The evening ends with a meal in an Italian restaurant with Cai and Hannah, and a walk back through the centre of Cardiff to the area of Roath where I’m sleeping tonight. I lie in bed listening to the night-time sounds of the city, so different to my village where the susurration of the wind through the leaves of the beech trees and the calls of barn owls lull me to sleep. Tomorrow I shall walk back through the morning city to catch the bus, to make the same journey in reverse, to travel home.

AND THOSE SAME 3 QUESTIONS…

1. What is the best book you’ve read in the last few months and how did you choose it?

  • PURE by Andrew Miller, and I had been waiting impatiently for it to be published.

2. Would you give us one little piece of writing advice?

  • Read as widely as possible.

3. What is your strangest reading or writing habit?

  • I write the whole of my first draft by hand in A5 notebooks.

By Mari Strachan:

stoneham, andover, tewkesbury

I was just reading over the upcoming November 1 How We Spend Our Days post by Mari Strachan (which is wonderful).

In her post, Mari recites the names of some Welsh towns, each one of which sounds magical. Her list reminded me of a list I had jotted down in June on my way to Vermont.

I flew into Boston and was driving on 93 N to Montpelier, Vermont. The signs announced the towns:

Stoneham
Andover
Tewkesbury
Lowell
Manchester
Concord
Plymouth
Portsmith

Is it just my love of the northeast that transforms the names of these towns into music? Or is it the fact that the names are unfamiliar to me–in the sense that I’m not usually driving by these towns?

Yesterday, I was driving from Columbus to Birmingham. I passed signs for Opelika, Auburn, Alexander City, Sylacauga, Pelham. I didn’t make any notes.

Perhaps I’m being unfair to the Alabama towns not to list them vertically.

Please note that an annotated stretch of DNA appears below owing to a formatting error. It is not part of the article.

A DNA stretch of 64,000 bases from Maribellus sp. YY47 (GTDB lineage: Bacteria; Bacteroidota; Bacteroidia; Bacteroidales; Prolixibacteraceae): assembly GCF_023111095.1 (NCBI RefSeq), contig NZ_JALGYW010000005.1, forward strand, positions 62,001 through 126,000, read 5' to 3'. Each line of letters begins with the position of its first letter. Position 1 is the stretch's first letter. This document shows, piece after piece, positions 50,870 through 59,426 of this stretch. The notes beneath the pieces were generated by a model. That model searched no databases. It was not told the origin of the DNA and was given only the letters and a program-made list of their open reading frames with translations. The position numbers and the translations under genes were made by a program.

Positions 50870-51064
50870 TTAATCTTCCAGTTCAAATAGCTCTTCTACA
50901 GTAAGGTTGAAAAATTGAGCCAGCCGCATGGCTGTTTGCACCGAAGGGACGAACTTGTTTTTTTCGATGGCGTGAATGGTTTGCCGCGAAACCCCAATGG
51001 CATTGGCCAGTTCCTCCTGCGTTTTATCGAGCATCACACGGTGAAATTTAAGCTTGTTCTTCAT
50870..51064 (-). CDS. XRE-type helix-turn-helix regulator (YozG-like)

the continuous life

1990 back cover photo by Denise Eagleson

1990 back cover photo by Denise Eagleson

One of my all-time-favorite poems is “The Continuous Life” by Mark Strand from his book of poems, The Continuous Life.  Here’s the beginning:

What of the neighborhood homes awash
In a silver light, of children hunched in the bushes,
Watching the grown-ups for signs of surrender,

The poem in its entirety can be found on The Writer’s Almanac.

I was rereading the poem again yesterday and was surprised–although by now I guess I shouldn’t be–that the things I liked about the poem had changed since my husband gave me this book in 1990.

What I loved this time:

Say there will always be cooking and cleaning to do,
That one thing leads to another, which leads to another;

That one thing leads to another. I guess that phrase is like anything you notice and then begin to see everywhere. It was there all along; it’s just that I wasn’t paying attention or it had no meaning for me before or I wasn’t ready for it. Now, sometimes, I’m able not to impose order but to let myself be led here and there.

that you live in a blur
Of hours and days, months and years, and believe
It has meaning, despite the occasional fear
You are slipping away with nothing completed, nothing
To prove you existed.

I’m trying to catch days, to make sure they stick. Sometimes a week goes by in a blur anyway. And I’m writing, writing, writing. Still, some days it does feel as if nothing is completed. I think of my novels–do they have to be published to be completed?

learning to lean down close and hear
The careless breathing of earth and feel its available
Languor come over you, wave after wave,

To be still enough to hear the sound of the earth. To pause long enough. To wait. In Mari Strachan’s novel,  The Earth Hums in B Flat, which I mentioned a few posts ago, little Gwenni at 12 1/2 already knows to lean down close to listen for this hum. To recenter.